The National Association of REALTORS® has Lawrence Yun as its chief economist. How will your approach to presenting housing data be different than his?
Lawrence Yun is an incredible economist and spokesperson for the research NAR produces. I will be collaborating with Lawrence and his team to find ways to provide insights that leverage what we can see with realtor.com®, and to explore innovations to leverage the collective data we have or create together to inform consumers and REALTORS® about the housing market. I’m sure our styles of presenting data will be different, and we may have some differing opinions occasionally, but I know that working together will benefit the industry and consumers.
Where do you see the housing market going in the foreseeable future? Is there anything happening in the market that people don’t know about and should?
Overall, I see the market in recovery mode and moving into a much more normal scenario where you can make sense of what is going on by understanding local market fundamentals. But this also is a very interesting time of transition with major demographic waves combining. Incredibly tight credit conditions still exist, and that limits demand. We must pay attention to household formation, home ownership, and consumer confidence as they fuel demand, and we need to be aware of threats to housing finance. But happily, we are back in a scenario of positive job growth, home-price appreciation, and strong consumer confidence, all leading to a scenario of robust demand in the future.
What do you make of realtor.com®’s move last year to include non-REALTOR® listings in its database?
I believe it’s great for the consumer to have an even more comprehensive view of housing options on realtor.com® with the additional rental and new-home data. With a more complete consumer audience, we can create better gauges of demand and preferences, and better track how demand is shifting.
What does the term REALTOR® mean to you?
A REALTOR® is the true professional at the center of a home purchase or sale. The REALTOR® designation and the REALTOR® Code of Ethics behind that designation provide a much-needed assurance to consumers — and, indeed, to all industry stakeholders — that each transaction, each listing, and each interaction involving a REALTOR® is founded on the highest integrity. To me, an economist associated with that trademark, it means the heart of what I can analyze is truth. I couldn’t ask for a better place to seek meaning and have a positive impact.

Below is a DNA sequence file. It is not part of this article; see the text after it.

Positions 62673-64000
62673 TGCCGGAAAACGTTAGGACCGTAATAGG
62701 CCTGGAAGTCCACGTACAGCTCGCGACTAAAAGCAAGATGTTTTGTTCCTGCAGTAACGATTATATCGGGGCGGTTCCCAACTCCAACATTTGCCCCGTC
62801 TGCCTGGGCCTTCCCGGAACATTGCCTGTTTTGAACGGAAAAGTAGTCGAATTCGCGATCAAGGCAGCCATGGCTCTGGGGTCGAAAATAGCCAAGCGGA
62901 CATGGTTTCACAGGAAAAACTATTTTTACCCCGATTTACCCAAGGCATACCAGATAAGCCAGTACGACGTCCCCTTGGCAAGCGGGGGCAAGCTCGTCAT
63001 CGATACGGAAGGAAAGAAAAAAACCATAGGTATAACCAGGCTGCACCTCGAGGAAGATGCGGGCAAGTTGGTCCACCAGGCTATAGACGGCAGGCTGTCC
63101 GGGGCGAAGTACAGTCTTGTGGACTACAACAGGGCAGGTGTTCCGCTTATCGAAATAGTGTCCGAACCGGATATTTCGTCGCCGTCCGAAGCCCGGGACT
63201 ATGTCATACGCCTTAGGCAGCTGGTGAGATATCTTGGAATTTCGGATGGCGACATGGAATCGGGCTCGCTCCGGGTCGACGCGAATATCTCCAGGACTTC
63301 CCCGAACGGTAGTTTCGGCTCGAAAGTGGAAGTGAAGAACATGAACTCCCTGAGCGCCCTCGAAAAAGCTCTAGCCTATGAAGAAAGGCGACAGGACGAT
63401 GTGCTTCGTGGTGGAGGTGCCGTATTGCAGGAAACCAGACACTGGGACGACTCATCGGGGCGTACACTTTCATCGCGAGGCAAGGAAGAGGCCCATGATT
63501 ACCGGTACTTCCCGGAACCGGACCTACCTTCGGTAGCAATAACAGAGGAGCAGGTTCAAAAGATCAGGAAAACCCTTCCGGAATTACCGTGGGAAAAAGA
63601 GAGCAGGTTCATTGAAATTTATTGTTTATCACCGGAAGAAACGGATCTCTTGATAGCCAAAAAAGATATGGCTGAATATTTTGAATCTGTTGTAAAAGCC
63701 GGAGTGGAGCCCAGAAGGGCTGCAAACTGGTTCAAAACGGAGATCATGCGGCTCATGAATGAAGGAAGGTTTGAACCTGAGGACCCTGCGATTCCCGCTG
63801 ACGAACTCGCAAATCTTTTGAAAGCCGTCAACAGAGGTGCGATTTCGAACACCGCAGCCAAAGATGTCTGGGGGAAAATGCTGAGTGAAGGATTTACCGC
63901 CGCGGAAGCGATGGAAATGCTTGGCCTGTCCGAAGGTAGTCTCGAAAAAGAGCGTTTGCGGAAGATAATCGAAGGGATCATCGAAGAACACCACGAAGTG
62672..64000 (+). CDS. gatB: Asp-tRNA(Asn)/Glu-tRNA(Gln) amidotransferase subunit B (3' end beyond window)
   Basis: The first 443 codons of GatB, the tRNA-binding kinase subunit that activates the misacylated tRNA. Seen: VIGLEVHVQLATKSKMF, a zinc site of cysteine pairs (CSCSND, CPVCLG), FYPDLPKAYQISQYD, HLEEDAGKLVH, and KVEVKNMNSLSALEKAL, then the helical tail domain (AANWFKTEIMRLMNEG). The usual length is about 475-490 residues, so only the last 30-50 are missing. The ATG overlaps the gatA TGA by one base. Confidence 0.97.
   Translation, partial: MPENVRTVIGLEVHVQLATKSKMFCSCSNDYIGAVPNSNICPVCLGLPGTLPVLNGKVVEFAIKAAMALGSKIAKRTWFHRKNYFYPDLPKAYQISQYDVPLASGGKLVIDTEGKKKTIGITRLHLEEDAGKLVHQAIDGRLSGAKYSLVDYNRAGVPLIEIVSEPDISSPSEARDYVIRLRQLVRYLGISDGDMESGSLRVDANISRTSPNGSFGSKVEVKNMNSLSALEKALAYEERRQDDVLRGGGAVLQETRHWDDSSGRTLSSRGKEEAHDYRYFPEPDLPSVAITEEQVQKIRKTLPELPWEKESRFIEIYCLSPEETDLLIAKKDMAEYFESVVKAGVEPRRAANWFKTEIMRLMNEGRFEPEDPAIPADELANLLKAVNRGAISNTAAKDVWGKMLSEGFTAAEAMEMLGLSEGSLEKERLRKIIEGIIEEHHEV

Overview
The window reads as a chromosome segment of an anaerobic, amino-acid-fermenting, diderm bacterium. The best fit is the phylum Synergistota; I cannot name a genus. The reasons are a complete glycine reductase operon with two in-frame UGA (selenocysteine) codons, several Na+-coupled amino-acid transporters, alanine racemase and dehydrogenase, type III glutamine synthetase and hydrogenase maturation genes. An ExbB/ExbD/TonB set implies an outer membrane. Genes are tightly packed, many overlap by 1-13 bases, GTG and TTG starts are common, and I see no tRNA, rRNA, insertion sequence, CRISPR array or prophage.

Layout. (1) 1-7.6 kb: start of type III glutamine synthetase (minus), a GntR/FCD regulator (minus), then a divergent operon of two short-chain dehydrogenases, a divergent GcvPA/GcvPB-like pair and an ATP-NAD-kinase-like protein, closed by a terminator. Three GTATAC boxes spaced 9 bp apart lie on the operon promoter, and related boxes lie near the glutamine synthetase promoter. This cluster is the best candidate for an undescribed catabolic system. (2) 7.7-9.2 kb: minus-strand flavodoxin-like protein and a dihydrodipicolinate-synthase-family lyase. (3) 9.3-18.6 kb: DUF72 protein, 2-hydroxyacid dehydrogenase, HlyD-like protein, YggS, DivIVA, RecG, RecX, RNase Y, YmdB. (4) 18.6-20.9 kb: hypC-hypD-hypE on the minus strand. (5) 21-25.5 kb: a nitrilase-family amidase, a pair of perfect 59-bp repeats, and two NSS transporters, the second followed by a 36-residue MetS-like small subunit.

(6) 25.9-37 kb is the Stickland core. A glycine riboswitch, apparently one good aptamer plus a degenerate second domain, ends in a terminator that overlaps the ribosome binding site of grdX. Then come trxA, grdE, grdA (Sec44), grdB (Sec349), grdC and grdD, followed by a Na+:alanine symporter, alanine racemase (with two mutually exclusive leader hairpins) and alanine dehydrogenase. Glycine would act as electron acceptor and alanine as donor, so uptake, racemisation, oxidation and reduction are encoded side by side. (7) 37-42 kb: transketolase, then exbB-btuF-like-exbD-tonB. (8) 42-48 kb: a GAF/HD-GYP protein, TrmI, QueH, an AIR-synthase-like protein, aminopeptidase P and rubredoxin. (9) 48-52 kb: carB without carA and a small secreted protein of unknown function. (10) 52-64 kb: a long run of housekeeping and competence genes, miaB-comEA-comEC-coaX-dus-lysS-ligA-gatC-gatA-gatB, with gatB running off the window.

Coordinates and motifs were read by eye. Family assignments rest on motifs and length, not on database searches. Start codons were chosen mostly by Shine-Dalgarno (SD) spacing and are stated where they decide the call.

You might have missed it, but about three years ago enforcement of our country’s mortgage settlement laws switched to the Consumer Financial Protection Bureau (CFPB) from HUD. The switch is more than just a bureaucratic footnote. Several weeks ago, CFPB levied a $500,000 fine against a real estate company for not getting its disclosures exactly right under the Real Estate Settlement Procedures Act (RESPA). That half-million-dollar fine is not a typo, and more attention-grabbing fines might be on the way.
That RESPA fine is the lead story in a new twice-monthly video news program NAR launched this week. The program is called The Voice for Real Estate, and the goal is to give you thumbnail sketches of the top four or five issues NAR is working on. REALTOR® Magazine is the producer and we’re excited about the program, because it gives you a way to stay on top of real estate news without spending time searching for articles or videos. Stephen Gasque, NAR’s director of broadcasting, is the host of the show. You might be acquainted with Gasque’s work already; he’s the producer of Real Estate Today, NAR’s consumer-facing radio show.
In addition to the RESPA fine, the first show features quick sketches of NAR’s efforts on the growing student debt problem, what’s happening on net neutrality and why that issue is of the utmost importance to you (net neutrality is about keeping the Internet open equally to all), and what’s the latest on existing-home sales (they’re up solidly).